Attributed to Duncan Phyfe (1770-1854) or D. Phyfe and Sons (active 1837-1840)

New York, circa 1835

The undulating veneered crest rail terminating in a scroll with a characteristic rimmed disk boss above an upholstered back and seat with a scrolled arm at one end with a matching rimmed disk boss in the volute. The highly figured seat rail raised on flat rectangular legs terminating in suppressed demilune feet with recessed casters.

H: 34″ L: 74″  D: 24″

Condition: Excellent: Minor abrasions to veneer, re-finished with shellac in the manner of the period. Modern upholstery.

The attribution to Duncan Phyfe is based on very closely related couches documented to Phyfe and published in Nancy McClelland’s Duncan Phyfe and the English Regency and in Peter Kenny’s Duncan Phyfe: Master Cabinetmaker in New York. One couch, was made by D. Phyfe & Sons for Phyfe’s daughter, Eliza, and her husband William Vail, Jr. This is almost identical to the present example. A second example, made by D. Phyfe and Son, circa 1841 for Governor John Laurence Manning of Millford Plantation, South Carolina, is also closely related with identical arm, legs, feet and seat rail. A third example, a pair of couches in the collection of the Metropolitan Museum of Art, is attributed to Phyfe on the basis of family tradition and close relationship to the two aforementioned pieces, all bearing the same signature rimmed convex disk bosses, a device recognized as a Phyfe design.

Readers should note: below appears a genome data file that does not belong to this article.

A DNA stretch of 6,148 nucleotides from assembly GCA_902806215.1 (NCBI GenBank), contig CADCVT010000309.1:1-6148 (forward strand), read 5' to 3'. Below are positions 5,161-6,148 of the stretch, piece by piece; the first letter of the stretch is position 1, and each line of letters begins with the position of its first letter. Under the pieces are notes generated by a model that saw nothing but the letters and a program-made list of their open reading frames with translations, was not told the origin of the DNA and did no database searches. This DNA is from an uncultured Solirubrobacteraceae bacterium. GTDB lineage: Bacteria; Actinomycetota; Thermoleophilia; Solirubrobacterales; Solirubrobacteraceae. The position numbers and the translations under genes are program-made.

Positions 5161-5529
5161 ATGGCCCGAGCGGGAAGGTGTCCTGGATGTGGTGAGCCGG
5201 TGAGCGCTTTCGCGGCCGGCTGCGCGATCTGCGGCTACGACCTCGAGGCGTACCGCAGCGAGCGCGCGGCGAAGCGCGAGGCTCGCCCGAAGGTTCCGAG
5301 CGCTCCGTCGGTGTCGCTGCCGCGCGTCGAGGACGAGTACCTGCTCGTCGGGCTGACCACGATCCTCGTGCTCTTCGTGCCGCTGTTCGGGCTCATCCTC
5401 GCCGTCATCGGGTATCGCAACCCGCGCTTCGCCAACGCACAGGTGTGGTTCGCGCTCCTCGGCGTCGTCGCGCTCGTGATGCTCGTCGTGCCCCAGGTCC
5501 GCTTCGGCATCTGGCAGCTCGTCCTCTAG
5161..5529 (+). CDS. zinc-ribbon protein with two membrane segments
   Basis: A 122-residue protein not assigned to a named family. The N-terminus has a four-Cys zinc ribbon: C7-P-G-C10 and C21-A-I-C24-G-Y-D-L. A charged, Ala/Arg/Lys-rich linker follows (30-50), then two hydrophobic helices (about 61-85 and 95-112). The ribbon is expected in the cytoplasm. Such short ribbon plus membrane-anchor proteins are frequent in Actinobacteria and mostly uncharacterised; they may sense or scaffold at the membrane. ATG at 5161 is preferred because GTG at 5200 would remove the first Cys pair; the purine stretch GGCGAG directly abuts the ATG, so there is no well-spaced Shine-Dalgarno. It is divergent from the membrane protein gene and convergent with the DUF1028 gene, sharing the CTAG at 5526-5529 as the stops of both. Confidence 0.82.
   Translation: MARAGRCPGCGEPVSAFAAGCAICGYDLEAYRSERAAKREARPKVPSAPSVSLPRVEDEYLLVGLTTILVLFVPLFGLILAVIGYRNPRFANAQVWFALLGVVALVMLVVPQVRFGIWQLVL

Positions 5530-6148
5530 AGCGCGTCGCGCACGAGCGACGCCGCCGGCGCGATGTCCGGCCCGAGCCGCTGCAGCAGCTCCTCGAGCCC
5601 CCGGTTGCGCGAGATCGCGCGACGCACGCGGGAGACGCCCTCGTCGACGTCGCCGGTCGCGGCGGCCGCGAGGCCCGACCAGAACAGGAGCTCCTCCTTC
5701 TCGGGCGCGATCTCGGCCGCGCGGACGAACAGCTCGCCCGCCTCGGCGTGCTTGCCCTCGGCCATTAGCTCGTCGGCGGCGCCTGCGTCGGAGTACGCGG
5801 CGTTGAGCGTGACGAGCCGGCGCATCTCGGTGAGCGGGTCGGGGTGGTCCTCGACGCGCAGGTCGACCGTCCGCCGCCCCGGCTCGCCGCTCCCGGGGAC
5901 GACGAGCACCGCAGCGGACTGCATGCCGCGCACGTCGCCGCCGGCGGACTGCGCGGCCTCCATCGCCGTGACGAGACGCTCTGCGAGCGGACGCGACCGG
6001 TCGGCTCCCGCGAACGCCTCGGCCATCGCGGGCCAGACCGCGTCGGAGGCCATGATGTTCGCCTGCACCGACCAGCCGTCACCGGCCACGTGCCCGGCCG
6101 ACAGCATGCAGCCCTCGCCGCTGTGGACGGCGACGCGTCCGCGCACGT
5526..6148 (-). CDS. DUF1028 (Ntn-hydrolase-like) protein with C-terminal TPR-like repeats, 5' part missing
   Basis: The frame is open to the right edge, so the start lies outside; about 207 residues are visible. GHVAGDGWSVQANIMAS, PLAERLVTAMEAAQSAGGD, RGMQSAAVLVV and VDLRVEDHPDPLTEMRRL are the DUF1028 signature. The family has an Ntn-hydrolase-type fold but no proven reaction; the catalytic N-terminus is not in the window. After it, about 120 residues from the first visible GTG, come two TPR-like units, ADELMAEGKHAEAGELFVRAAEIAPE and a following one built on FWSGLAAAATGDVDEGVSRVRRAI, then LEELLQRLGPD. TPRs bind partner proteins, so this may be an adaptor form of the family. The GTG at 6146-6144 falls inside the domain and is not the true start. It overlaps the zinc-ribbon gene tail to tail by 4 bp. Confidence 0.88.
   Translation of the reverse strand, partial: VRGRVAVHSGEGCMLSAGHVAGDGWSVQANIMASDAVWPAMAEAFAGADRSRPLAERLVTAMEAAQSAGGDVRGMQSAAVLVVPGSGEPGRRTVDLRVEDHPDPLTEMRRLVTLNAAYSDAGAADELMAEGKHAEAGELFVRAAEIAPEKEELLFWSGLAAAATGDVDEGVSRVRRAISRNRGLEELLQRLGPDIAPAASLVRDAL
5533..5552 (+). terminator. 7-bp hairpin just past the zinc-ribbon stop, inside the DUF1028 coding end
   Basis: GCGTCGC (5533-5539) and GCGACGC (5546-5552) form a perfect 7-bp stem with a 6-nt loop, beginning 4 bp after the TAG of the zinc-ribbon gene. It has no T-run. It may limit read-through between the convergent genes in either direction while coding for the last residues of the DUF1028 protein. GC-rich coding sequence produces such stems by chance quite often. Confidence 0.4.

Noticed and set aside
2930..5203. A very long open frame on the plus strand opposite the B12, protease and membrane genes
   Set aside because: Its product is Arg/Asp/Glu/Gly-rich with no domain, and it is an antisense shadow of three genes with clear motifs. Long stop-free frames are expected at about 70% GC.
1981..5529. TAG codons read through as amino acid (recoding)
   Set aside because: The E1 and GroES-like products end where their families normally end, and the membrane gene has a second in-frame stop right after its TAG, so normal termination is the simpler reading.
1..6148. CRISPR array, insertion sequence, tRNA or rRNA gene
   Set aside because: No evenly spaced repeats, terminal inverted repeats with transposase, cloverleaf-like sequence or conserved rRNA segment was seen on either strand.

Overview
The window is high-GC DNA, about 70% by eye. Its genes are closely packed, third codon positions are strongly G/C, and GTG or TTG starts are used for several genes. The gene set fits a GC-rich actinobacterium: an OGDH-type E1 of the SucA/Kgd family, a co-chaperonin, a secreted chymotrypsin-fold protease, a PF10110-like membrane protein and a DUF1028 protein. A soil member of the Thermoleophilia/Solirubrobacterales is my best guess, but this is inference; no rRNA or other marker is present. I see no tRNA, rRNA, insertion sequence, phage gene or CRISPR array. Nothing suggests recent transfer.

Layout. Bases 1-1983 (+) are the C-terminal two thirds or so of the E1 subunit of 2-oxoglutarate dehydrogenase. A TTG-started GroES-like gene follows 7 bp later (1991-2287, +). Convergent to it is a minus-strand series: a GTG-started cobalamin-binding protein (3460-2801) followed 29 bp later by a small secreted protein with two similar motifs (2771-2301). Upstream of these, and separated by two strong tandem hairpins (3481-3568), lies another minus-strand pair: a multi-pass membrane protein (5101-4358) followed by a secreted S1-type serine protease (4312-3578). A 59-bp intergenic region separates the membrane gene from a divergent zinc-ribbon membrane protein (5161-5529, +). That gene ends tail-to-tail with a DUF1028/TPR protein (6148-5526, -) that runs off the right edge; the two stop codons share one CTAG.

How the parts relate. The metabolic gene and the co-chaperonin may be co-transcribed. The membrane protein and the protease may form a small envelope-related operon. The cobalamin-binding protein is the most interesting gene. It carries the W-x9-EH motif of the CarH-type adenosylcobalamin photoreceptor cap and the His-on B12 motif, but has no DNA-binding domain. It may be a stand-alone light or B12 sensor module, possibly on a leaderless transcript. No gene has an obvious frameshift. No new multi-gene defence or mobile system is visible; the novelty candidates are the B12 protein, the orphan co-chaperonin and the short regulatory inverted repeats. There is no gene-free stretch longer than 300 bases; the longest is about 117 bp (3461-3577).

The scrolled-end form, derived from ancient Greek and Roman day beds with “fulcrum ends,” was adopted by furniture designers of the early 19th century and used on beds, sofas and couches. Jacques-Louis David’s 1800 portrait of Madam Récamier posing on a Grecian couch, among other such paintings by David, connected the Grecian style to the revolutionary spirit of Republicanism and received wide exposure. American cabinetmakers would have known the form through multiple publications showing multiple iterations such as Pierre de la Mésangère’s 1805 Lit romain (pl. 171), Lit étrusque (pl. 178), and 1829 Restoration-style Canepé (pl. 656). English designs such as Thomas Sheraton’s 1803 Grecian Squab (pl. 50), and George Smith’s 1808 French Bed for Recess and Chaise Longue (pls. 63, 64, 65, 66), would also have been very influential.

The unadorned style of this couch, now referred to as Grecian Plain style, is closely related to the French Restauration style of Louis XVIII and Charles X and was popular in the United States throughout the 1830s. Phyfe’s firm was the uncontested master of this style in America.

Duncan Phyfe (1770-1854), considered the most important American cabinetmaker of the first half of the 19th century, worked at Partition Street (renamed Fulton Street in 1816) in New York City from 1793 through 1847. Famous and highly successful, Phyfe ran a large workshop and produced furniture throughout his long career in all the latest styles. As a fashion leader, Phyfe introduced New York to a succession of styles inspired by the renowned designers Robert Adam (1728-1792), George Hepplewhite (d.1786) and Thomas Sheraton (1751-1806) in England, and the Directoire, Empire and Restoration periods in France. His clients included the great merchant and banking elite of the city, as well as wealthy and discriminating buyers from Boston to New Orleans. An innovative designer, superior craftsman and carver, Phyfe’s name is synonymous with the finest New York furniture of the period.